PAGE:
Who are the Black Hebrew Israelites?
Jack Jenkins/Religion News Service | 12/20/2019, 6 a.m.
But both he and Dr. Weisenfeld agree that a new iteration emerged in the 1960s and 1970s. “(These groups) rejected the term ‘Jew’ and emphasized the illegitimacy of white Jews as part of a style that was militant, black nationalist, macho and patriarchal, frequently focused (on) emigration, whether to rural communities in the South, or, in one case, to Liberia and then Dimona, Israel,” Dr. Dorman told RNS in an email.
He added that these groups are often characterized by a preference for “confrontational” street preaching and have produced “messianic leaders and, on occasion, criminal conspiracies.”
The beliefs and practices have caused divisions within the broader Black Hebrew Israelite community.
“The older groups tend to disagree with both the content and the style of the newer groups,” Dr. Dorman said. “There is also fighting and factionalism amongst third wave Israelite groups. These movements are very schismatic.”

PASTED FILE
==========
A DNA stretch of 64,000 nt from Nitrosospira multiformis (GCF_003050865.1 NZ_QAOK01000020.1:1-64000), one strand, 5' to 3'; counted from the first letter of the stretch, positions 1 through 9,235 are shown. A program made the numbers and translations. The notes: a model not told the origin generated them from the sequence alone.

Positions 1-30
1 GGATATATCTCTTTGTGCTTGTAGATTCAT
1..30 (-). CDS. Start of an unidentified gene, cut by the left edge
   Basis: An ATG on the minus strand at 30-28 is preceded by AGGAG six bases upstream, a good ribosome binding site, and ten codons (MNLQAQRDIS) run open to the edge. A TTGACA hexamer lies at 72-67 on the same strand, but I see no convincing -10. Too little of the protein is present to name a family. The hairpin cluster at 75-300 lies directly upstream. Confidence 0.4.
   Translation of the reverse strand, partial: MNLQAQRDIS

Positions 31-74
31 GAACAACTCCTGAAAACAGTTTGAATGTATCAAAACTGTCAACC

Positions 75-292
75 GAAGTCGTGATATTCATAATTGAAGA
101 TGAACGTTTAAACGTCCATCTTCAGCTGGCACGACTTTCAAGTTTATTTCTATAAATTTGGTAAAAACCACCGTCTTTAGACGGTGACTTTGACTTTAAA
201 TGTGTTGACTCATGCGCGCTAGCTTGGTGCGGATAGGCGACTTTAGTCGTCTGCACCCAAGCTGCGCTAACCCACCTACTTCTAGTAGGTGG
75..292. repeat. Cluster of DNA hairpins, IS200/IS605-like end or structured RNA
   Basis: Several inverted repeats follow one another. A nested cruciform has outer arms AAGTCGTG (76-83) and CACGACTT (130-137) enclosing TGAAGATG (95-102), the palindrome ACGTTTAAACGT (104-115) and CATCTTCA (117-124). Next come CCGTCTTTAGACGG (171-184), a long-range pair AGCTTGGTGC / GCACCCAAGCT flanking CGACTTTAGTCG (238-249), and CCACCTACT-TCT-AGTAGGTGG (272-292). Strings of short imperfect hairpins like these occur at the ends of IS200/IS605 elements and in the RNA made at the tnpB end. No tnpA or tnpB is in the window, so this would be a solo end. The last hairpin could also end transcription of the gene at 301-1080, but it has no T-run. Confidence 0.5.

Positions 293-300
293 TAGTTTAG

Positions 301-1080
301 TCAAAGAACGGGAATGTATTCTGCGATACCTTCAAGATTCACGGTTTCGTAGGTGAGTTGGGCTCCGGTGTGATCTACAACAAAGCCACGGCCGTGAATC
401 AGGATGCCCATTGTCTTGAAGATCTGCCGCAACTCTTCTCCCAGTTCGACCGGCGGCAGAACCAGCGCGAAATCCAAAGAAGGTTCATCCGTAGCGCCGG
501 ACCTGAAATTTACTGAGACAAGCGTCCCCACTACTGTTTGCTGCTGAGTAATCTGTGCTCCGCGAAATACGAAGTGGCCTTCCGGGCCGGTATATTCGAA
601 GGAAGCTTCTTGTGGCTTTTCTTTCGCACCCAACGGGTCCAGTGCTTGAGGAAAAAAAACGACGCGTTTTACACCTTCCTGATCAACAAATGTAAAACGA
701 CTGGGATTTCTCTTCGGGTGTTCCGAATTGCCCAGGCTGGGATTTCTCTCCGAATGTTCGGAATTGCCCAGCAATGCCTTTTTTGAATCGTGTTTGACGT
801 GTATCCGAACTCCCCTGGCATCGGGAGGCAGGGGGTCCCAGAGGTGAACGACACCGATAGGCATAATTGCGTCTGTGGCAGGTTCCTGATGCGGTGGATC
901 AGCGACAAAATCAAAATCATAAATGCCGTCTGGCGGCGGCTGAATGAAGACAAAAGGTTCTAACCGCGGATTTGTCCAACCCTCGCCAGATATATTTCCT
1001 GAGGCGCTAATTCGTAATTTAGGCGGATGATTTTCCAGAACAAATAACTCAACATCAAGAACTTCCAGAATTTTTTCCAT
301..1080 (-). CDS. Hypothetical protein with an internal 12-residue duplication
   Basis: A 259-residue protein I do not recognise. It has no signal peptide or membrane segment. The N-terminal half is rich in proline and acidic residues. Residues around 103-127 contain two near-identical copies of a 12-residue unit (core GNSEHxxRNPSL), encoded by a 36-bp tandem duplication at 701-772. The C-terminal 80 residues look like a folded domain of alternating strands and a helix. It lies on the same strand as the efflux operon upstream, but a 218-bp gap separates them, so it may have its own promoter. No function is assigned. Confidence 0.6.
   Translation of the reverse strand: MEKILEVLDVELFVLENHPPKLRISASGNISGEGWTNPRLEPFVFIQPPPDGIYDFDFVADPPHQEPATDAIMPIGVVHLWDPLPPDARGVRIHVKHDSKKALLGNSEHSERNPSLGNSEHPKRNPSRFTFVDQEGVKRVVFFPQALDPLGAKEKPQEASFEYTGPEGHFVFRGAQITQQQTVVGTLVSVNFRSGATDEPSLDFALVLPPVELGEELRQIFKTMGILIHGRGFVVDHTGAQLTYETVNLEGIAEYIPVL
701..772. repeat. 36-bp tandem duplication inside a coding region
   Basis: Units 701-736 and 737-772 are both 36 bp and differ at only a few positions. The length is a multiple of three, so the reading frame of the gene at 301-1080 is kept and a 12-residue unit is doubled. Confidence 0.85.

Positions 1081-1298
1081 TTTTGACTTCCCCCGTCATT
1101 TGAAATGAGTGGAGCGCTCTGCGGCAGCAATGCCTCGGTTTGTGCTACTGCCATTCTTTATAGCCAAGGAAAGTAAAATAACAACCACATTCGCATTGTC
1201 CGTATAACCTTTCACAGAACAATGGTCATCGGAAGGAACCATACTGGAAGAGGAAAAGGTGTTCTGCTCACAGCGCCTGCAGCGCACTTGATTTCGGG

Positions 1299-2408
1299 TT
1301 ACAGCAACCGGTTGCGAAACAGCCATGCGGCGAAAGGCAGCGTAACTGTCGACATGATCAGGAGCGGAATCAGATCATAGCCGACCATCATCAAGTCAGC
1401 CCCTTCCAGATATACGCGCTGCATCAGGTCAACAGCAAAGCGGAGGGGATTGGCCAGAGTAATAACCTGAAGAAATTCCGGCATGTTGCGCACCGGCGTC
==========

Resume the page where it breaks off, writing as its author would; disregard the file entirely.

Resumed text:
Rabbi Funnye told RNS in January that he objects to some of these groups even using the term Hebrew Israelites and criticized some of their street preaching practices.
“I can assure you that we have nothing to do with this group whatsoever, in any way, shape, form or fashion,” he said at the time.
This more recent wave also has caught the eye of the Southern Poverty Law Center, which tracks hate groups. The SPLC has labeled 144 Black Hebrew Israelite organizations — but by no means all — as hate groups on its website. It cites evidence of what experts call “a rising extremist sector within the movement” due to the “antisemitic and racist beliefs” of some Black Hebrew Israelite groups.
Dr. Dorman argued for a nuanced understanding of the groups, stating SPLC’s approach is “highly problematic from a scholarly perspective, as it takes public statements at face value.”
Even so, Black Hebrew Israelites have drawn national attention in recent years for wading into national political discourse. A group affiliated with the movement was seen hurling insults at a group of Covington Catholic students in January 2019 for wearing hats emblazoned with President Trump’s campaign slogan “Make America Great Again.”
Meanwhile, Michael Symonette, a man often seen at Trump rallies waving a “Blacks for Trump” sign, also reportedly is connected to the movement, according to The Forward. His own views appear to deviate from any of the main Black Hebrew Israelite strains: He sees Ashkenazi Jews as “blessed people,” Sephardic Jews as “false Jews” who “hate the blessed people,” and black and white people as the “real Hebrews.”
The exact nature of the connection between the Jersey City gunman and the Black Hebrew Israelites remains unclear, although the SPLC noted that “anti-law enforcement sentiment is not a core tenet of the Black Hebrew Israelite ideology.”